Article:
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Local hardcore punks Heartless release full-length on Southern Lord

"I feel like Greg is a little out of his comfort zone with putting out this record."

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This is not a drone band: Heartless (singer Cory Smith, center). - PHOTO COURTESY OF TANNER DOUGLASS

A band that inks a contract with a major independent record label usually does so as a direct result of its hard work and reputation. The hardcore-punk proponents in the local band Heartless possess these traits, but the band's path to signing with heavyweight punk-and-metal label Southern Lord Records was initiated by a band from Cleveland.

Heartless initially heard from label-owner Greg Anderson last winter; he was looking to obtain a copy of the band's EP after hearing Heartless shared members with Cleveland D-beat punk band Masakari, which had just put out its Southern Lord debut. The band obliged and sent Anderson a copy, but didn't hear much afterward.

"A couple months later we were looking for someone to put out our full-length," explains guitarist Rick Mauck. "We sent [Greg] a random email asking him if he would be interested and he said, ‘Yes.'" 

The band's first full-length album, Hell Is Other People, was officially released Nov. 8. The album is a hazardous and frantic 21-minute mix of dark hardcore and powerviolence that leaves the listener without a second to breathe. (While there are 13 tracks, it's short for a full-length; most of the songs are brief.) The band's evolution is evident when taking a long look at its self-titled EP next to the new record. While the short blasts of energy and rage are still there, the sound has developed into its own monster.

The new album's running time may not reflect the massive amount of work that band members put into the record, but they are satisfied with the end result.

Producer Matt Very "was very open-minded," says vocalist Cory Smith. "He did a lot of research after we told him our influences." The abrasiveness of Heartless' sound may have been a challenge for Very, who's worked with the more melodic Code Orange Kids and Wifebeater in the past. Mauck says the band is "very happy with the way it turned out," but adds, "There's always room for improvement."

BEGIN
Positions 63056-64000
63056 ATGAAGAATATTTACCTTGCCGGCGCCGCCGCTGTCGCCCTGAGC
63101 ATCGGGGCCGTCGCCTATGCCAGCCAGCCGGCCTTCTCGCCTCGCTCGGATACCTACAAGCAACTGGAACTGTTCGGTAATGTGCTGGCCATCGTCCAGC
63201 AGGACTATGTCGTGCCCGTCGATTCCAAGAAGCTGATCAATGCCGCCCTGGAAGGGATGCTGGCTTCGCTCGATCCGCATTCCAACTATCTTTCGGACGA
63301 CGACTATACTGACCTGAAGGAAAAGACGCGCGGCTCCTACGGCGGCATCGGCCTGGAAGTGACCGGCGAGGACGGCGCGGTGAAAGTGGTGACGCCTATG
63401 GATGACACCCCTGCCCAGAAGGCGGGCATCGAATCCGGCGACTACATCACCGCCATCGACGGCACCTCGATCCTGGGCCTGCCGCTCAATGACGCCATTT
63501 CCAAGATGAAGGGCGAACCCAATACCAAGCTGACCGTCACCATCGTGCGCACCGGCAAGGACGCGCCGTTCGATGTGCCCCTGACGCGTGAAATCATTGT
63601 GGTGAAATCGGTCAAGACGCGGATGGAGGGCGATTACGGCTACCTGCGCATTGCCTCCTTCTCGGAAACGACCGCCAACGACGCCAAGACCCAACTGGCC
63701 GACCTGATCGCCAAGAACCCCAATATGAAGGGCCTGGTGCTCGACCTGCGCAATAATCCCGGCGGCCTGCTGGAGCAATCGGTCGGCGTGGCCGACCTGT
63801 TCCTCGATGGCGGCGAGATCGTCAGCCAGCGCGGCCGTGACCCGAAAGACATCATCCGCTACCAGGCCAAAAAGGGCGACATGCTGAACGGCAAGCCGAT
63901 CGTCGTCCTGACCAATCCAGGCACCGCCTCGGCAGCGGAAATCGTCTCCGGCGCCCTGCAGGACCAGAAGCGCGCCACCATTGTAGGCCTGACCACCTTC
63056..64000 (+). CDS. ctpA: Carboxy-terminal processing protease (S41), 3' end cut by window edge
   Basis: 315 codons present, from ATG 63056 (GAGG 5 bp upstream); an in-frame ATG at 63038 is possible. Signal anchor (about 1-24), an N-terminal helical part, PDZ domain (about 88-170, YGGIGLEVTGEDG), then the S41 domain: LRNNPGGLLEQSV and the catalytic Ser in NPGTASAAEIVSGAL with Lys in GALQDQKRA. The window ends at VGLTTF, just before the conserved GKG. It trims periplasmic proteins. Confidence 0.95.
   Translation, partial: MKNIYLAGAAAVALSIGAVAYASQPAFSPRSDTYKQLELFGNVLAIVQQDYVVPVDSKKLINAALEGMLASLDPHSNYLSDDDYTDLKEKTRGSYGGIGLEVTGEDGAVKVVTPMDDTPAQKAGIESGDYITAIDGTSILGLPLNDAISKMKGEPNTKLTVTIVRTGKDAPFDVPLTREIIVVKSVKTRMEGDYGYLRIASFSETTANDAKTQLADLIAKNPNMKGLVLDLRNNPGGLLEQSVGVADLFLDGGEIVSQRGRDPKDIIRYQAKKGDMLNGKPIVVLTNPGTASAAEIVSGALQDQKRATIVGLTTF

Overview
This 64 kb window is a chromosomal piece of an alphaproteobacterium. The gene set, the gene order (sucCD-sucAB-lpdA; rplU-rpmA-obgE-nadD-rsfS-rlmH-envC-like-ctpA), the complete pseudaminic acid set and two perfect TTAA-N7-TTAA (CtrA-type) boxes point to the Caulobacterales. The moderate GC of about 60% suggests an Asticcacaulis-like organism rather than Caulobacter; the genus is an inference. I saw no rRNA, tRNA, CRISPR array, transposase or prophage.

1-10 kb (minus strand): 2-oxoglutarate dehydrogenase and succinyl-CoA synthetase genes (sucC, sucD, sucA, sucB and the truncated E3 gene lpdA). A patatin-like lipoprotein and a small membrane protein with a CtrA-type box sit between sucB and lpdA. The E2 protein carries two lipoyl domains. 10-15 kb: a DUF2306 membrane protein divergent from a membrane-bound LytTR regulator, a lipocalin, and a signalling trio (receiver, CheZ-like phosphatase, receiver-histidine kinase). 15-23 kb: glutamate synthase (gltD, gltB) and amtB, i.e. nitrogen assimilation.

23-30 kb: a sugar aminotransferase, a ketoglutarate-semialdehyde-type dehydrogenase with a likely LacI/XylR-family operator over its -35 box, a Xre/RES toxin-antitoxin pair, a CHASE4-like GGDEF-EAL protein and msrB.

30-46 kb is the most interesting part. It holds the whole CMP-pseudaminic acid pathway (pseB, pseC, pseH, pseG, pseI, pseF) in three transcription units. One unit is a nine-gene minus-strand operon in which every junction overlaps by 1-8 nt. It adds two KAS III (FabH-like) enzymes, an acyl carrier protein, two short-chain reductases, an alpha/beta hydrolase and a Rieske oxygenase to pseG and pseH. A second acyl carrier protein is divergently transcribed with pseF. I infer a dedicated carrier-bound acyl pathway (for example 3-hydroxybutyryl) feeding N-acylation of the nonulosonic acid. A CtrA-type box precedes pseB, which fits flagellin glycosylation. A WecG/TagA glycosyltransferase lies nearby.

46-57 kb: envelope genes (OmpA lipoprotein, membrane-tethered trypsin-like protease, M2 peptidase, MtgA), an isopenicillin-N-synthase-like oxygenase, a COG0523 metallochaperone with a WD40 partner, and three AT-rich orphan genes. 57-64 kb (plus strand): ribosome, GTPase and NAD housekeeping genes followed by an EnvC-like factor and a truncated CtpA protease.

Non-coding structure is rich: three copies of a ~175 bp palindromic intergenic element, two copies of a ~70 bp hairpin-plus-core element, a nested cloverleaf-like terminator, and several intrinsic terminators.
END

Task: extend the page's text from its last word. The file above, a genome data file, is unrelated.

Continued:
Southern Lord is renowned for its impressive stable of black-metal and drone acts. "I feel like Greg is a little out of his comfort zone with putting out this record," says Smith. But Heartless isn't quite out of place next to heavyweight labelmates Nails, Xibalba and Dead in the Dirt. That roster includes "a ton of extremely talented musicians, so it's definitely flattering" to be among them, Smith says.

Heartless has some big plans in store to promote Hell Is Other People, including a full U.S. tour with Maryland hardcore band Full of Hell this winter. 

However, Smith says, the band finds the most solace right here in Pittsburgh.

"We have a good thing going here [and] tons of good bands. For us, our contentment with everything in a label is in the stuff we've long since established here."

 

HEARTLESS CD RELEASE with FULL OF HELL, OLD ACCUSERS, CONFIDENCE MEN, HOUNDS OF HATE. 7 p.m. Sun., Nov. 27. Mr. Roboto Project, 5106 Penn Ave., Bloomfield. $5-6. www.therobotoproject.org

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